COVID-19 Spread By Respiratory Droplets



Day 125: Stay Safe Minnesota

Recent research results suggests that COVID-19 is spread primarily by respiratory droplets — not touching surfaces.

The mandatory face masks requirement during indoor visits went into effect last weekend in Minnesota, controversies around wearing face masks continues. In the Star tribune, Jeremy Olson writes that MN health officials more than 80 complained of non-compliance.

MN Health commissioner Jan Malcolm pleaded to Minnesotans to comply with masks wearing as much as possible to prevent the exponential rise in cases happening in other states.

We certainly don’t want Minnesota to experience the same catastrophic results of that very, very fast growth that we have seen in Florida, Texas and other states. We as citizens have a great deal of influence over whether that happens.

Health Commissioner Jan Malcolm (source: The Star Tribune)

COVID-19 has reawakened America’s spirit of misdirected anxiety, inspiring businesses and families to obsess over risk-reduction rituals that make us feel safer but don’t actually do much to reduce risk—even as more dangerous activities are still allowed. From the Atlantic.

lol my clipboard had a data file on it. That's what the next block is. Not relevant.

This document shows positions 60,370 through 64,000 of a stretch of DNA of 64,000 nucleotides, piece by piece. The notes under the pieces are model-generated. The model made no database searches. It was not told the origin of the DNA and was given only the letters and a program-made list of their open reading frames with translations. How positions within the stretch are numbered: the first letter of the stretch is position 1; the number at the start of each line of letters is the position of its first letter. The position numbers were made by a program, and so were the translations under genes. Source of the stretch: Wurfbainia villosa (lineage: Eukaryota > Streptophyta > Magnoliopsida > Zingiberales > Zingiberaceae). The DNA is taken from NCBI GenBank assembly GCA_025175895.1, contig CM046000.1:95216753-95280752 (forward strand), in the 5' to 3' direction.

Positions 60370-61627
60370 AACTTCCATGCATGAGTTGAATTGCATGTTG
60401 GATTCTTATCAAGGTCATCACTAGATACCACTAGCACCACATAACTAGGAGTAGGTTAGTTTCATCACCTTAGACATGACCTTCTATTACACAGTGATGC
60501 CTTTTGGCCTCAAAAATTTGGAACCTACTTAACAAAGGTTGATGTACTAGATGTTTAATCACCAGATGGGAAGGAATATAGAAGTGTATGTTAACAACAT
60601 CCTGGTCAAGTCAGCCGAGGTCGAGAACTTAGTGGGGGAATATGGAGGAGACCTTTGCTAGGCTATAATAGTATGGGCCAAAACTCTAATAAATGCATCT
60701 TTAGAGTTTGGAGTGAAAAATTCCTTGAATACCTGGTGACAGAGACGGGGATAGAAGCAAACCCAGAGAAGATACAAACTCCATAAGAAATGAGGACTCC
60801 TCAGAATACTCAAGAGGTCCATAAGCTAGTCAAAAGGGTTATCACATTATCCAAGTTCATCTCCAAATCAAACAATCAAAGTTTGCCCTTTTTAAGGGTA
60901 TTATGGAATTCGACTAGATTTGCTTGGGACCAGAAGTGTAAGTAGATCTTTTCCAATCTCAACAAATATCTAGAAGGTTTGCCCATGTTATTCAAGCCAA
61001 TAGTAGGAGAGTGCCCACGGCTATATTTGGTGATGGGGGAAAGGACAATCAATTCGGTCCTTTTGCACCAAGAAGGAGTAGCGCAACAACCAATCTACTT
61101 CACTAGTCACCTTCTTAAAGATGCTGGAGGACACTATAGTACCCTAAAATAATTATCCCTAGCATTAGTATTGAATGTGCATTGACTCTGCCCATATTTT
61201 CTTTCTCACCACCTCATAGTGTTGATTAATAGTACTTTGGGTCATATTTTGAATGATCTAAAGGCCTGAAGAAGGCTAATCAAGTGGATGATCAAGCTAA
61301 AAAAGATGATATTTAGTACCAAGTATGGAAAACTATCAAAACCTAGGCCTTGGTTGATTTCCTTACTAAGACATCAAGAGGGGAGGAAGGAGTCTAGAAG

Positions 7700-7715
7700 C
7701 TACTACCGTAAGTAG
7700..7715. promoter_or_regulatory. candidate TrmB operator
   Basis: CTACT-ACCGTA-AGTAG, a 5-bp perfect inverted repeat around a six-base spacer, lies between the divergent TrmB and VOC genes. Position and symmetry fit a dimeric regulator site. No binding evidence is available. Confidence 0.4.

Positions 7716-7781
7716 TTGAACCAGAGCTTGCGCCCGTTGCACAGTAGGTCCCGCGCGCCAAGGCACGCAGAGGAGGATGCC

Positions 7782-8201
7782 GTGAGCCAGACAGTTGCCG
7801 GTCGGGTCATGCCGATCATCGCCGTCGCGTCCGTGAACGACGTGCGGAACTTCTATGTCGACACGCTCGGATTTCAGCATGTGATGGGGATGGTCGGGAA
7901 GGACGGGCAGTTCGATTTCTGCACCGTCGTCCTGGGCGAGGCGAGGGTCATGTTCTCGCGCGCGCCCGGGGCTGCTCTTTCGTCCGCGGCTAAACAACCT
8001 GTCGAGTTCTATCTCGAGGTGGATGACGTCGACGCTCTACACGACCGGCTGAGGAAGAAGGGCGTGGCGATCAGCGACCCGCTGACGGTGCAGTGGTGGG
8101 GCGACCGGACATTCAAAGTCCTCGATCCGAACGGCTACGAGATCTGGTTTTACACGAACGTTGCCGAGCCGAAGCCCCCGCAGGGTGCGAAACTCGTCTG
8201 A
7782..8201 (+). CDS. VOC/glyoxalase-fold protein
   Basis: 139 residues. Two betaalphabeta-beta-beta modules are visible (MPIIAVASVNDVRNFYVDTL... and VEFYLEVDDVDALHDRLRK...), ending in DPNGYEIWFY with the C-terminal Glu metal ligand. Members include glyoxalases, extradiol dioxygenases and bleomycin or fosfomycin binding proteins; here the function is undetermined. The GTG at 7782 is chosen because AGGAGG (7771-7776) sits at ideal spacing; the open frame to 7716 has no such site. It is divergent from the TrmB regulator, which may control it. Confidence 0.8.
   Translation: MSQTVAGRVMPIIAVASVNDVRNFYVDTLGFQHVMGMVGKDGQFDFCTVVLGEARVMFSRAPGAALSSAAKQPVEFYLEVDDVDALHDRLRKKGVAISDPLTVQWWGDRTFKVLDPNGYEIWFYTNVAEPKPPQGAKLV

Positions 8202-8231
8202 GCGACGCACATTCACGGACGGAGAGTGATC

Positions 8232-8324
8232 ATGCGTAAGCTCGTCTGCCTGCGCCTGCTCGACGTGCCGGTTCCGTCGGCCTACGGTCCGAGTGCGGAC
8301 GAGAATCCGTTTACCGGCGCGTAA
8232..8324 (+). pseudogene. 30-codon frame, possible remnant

Spread via Droplets

In a recent commentary published in journal The Lancet, Rutgers University Microbiologist Emanuel Goldman writes that risk of transmission of COVID-19 by fomites (surface areas) is exaggerated.

My point is not to relax, but rather to focus on what matters and what works. Masks, social distancing, and moving activities outdoors. That’s it. That’s how we protect ourselves. That’s how we beat this thing.

Emmanuel Goldman (Source: The Atlantic)

“But in the past few months, scientists have converged on a theory of how this disease travels: via air. The disease typically spreads among people through large droplets expelled in sneezes and coughs, or through smaller aerosolized droplets, as from conversations, during which saliva spray can linger in the air.” From The Atlantic

Layered Masks Are Better

In a new study published in the medical journal Thorax, cloth masks that are made at home should have at least two layers to help prevent the dispersal COVID-19 of viral droplets from the nose and mouth.

A single-layer cloth face covering reduced the droplet spread, but a double-layer covering performed better. Even a single-layer face covering is better than nothing.


“These findings are in line with those from a study published earlier this month, which reported that a stitched, double-layered cotton mask was more effective at keeping respiratory droplets from reaching others than a single-layer bandana-style covering, a non-stitched mask made from folding up a cotton handkerchief, or a non-sterile cone-style mask available in most pharmacies.” From the MinnPost.

Coronavirus Pandemic Watch

According to the MDH latest tally (as of July 29, 11 a.m.) the confirmed COVID-19 cases in Minnesota are 52,947 (out of 993,091 tested) with 1,589 deaths. According to Johns Hopkins database (as of July 29, 5:34 p.m.) there are 4,414,834 confirmed covid19 infection with 150,159 deaths. Globally the covid19 virus has infected 16,940,174 with 662,738 deaths.